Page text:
Citibank's regional centralization strategy is already bearing fruit. The bank beat out Hong Kong Bank in 1993 to become the issuer of affinity Visa and MasterCard for Passages, a joint frequent-flyer program of Singapore Airlines and Cathay Pacific Ltd. It won the contract despite very close business ties--such as executives sitting on both boards--between Hong Kong Bank and Cathay Pacific. "The fact that we have centralized credit-card processing made the difference," says Citibank's Kanagasundram. "Our ability to roll out a product across the region gave us a business advantage."
Citibank's Asian business practices boil down to "do it bigger, and do it cheaper." That means taking advantage of economies of scale, which the bank does with its Visa cards. In 1989, Citibank issued Visa cards in just three Asian countries, its annual Visa revenue was $57 million, and it calculated its annual processing cost per Visa card at a relatively high $23.10. But by mid-1994, Citibank had expanded Visa cards to 11 Asian countries, and revenue had increased to $1.6 billion. That helped the bank cut its annual cost per card to just $7.38-and boosted the profit on Asia's Visa operations to $120 million.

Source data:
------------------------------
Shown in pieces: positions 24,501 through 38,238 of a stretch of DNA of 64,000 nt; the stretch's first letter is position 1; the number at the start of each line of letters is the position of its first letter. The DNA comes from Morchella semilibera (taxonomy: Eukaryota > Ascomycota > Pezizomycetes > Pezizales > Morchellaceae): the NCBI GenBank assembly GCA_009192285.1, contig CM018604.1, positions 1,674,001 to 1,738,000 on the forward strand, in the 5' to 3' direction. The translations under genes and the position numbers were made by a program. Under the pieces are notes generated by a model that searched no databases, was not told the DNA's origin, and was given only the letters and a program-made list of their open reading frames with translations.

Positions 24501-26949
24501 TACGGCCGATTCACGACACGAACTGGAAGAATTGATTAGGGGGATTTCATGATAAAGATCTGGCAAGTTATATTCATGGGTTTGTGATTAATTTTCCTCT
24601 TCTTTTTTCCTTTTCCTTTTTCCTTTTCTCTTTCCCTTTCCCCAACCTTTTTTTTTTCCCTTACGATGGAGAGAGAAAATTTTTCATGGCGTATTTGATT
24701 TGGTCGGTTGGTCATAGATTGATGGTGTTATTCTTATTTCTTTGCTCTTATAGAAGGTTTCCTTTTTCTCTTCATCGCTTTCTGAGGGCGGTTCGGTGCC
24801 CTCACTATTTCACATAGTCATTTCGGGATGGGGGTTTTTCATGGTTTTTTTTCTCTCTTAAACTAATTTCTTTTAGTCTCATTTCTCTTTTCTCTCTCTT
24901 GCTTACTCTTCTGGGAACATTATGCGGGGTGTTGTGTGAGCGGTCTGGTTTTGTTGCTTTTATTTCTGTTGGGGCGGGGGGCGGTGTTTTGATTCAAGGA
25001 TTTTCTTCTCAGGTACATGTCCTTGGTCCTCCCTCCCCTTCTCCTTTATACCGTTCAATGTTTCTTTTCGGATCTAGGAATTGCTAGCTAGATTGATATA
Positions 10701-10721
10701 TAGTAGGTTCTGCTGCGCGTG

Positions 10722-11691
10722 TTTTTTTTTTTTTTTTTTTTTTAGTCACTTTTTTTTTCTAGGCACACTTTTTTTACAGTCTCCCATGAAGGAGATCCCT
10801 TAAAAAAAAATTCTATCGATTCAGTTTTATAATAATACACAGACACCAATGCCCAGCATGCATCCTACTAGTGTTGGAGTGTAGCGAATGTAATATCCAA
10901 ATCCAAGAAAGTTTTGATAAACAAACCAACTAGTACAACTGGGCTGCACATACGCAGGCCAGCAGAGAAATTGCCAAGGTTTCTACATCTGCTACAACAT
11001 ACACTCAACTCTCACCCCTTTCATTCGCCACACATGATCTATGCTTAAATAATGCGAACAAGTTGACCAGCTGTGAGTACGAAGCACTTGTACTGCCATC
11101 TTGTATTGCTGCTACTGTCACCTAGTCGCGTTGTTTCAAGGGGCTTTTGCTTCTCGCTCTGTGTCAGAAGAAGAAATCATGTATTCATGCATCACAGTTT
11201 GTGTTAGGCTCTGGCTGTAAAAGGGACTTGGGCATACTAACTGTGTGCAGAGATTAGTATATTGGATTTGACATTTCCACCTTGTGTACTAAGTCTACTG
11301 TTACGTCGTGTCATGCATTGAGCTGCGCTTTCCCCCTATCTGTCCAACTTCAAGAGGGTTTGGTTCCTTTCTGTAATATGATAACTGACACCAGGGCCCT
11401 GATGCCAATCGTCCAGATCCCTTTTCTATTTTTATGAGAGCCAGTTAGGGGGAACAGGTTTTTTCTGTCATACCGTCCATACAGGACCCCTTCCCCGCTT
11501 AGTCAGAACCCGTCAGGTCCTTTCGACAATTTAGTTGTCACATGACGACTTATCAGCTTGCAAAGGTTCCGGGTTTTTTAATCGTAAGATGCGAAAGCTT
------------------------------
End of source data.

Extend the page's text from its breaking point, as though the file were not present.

Profits like that inspired Citibank to push credit cards heavily in the region. Although sign-up and annual fees vary from country to country, most Asian consumers pay a hefty price for the privilege of plastic. "The Asian cultural fear of losing face is a basis on which we sell," says John Harding, Citibank Asia-Pacific's manager of systems and programming. "If your colleague has a credit card, you need to have one too." Beliefs like that, Harding estimates, help the bank turn a profit of $40 on every Asian card, compared with $30 in the United States.